Prose - Modes of Narration
First Person Narrative - Narrator is placed directly in story, refers to his/herself as 'I.' Allows author to expose narrator's inner thoughts to the reader. Usually more subjective.
Second Person Narrative - One character is referred to as 'you,' drawing the reader into the text as one of the characters.
Third Person Narrative - Narrator refers to all characters as 'he,' 'she' or 'they' etc. An OMNICIENT third person narrator expresses all the character's thoughts equally. More objective, but readers can interpret their own ideas of what is happening in the tale. A limited narrator may be internal or external.
Internal = works from inside the consciousness of characters by telling us how they think/feel.
External =Observes characters and events from the outside
Restricted = narrators with restrictions on their knowledge
Unrestricted = narrators with no restrictions on their knowledge
Mode of narration in Pride and Prejudice
Third person unlimited omnicient, we can see into all the character's minds.
Free indirect discourse
- Free indirect discourse:
Narration of character's thoughts, not through dialouge - narrator is speaking to US
'mrs bennet thought...'
- Stream of Consciousness
Prose - Structure
- Sentence structure
- Structure of extract (eg, if it refers back)
Prose - Language
- Description - prose tends to be quite descriptive
- Figurative language - metaphors/similies
- Characterisation - realistic/symbolic
- Vocabulary - formality
- Ballad (dealt with religion/ love/tragedy etc). Most written in quatrains, usually 2nd and 4th lines rhyme - singing.
- Dramatic monolouge (poet speaks through another 'character''s thoughts)
- Sonnet (Shakespearean/English - abab/cdcd/efef/gg - petrarchan - abba/cddc (variation). Usually 14 lines, with a twist near the 8 line, usually in Iambic pentametre.
- Lyric (from romantic era, express the thoughts/emotion of the poet
- Elegy (funeral song/lament for the dead)
Poem - structure
- Stanzas - If tone changes throughout etc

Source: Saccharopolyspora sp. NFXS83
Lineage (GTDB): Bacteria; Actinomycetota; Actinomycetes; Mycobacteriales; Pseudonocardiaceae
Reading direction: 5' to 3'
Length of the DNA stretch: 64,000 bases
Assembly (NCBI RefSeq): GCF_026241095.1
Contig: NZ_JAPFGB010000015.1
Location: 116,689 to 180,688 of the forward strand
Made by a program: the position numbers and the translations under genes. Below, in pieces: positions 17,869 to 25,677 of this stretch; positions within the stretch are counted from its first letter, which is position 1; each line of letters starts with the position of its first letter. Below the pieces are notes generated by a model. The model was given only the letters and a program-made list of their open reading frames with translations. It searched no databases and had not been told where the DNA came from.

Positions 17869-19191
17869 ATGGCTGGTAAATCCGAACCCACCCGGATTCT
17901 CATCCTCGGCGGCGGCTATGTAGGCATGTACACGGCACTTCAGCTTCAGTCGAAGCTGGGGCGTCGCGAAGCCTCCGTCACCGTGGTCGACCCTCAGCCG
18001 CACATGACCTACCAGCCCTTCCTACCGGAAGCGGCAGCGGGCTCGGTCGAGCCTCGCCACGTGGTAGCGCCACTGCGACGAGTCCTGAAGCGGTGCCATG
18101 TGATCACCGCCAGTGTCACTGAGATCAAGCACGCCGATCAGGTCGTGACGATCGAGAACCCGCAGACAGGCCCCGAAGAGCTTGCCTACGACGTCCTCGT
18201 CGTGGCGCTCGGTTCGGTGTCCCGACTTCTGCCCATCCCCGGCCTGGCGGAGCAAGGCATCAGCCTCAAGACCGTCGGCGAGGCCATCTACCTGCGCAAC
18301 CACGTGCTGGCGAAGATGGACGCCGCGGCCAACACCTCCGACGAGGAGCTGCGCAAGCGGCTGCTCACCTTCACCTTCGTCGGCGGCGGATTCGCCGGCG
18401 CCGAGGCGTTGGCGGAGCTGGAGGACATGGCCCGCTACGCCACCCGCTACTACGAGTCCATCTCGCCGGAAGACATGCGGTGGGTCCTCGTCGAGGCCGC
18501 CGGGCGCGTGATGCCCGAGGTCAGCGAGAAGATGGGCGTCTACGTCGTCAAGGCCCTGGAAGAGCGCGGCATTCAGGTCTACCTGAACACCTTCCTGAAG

- Line length
- Shifts in tone
English poetry employs five basic rhythms of varying stressed (/) and unstressed (x) syllables. Each unit of rhythm is a 'foot' in poetry.
Iambic = (x/) unstressed, stressed = eg, That time of year thou mayst in me behold)
Trochaic = (/x) Stressed, unstressed = eg, Tell me not in mournful numbers
Spondaic = (//) Stressed, Stressed = eg, break, break, break/ on thy cold gray stones, oh sea!
Anaseptic (**/) unstressed, unstressed, stressed = eg, and a sound of a voice that is still
Dactylic (/**) stressed, unstressed, unstressed = eg, This is the forest primeval,
Poem - Lanugage
- Visual - imagery, personfication, figurative language, concrete images, abstract images, pathetic fallacy, motifs (idea repeated many times), diction
- Oral - tone of voice, alliteration, sibillance, assonance, onomatopeia, consonants hard/soft
Drama - form
- music/ sound,
- dramatic irony,
- scene entrance/ exits
- comic relief
-The fact that is a certain genre and the effect this has on the audience
Drama - structure
- Conflict/change (situation at start usually on verge of major upheavel)
Drama - Language
- Direct writers point of view often limited - expressed through character as a mouthpiece
Each line of a poem contains a certain number of iambs, trochees, spondees, anapests or dactyls.
A line of one foot is a monometer, 2 feet is a dimeter, and so on--trimeter (3), tetrameter (4), pentameter (5), hexameter (6), heptameter (7), and octameter (8).
iambic pentameter (5 iambs, 10 syllables)
That time| ofyear| thoumayst| inme| behold
trochaic tetrameter (4 trochees, 8 syllables)
Tell me | not in | mournful | numbers
anapestic trimeter (3 anapests, 9 syllables)
And the sound | of a voice | that is still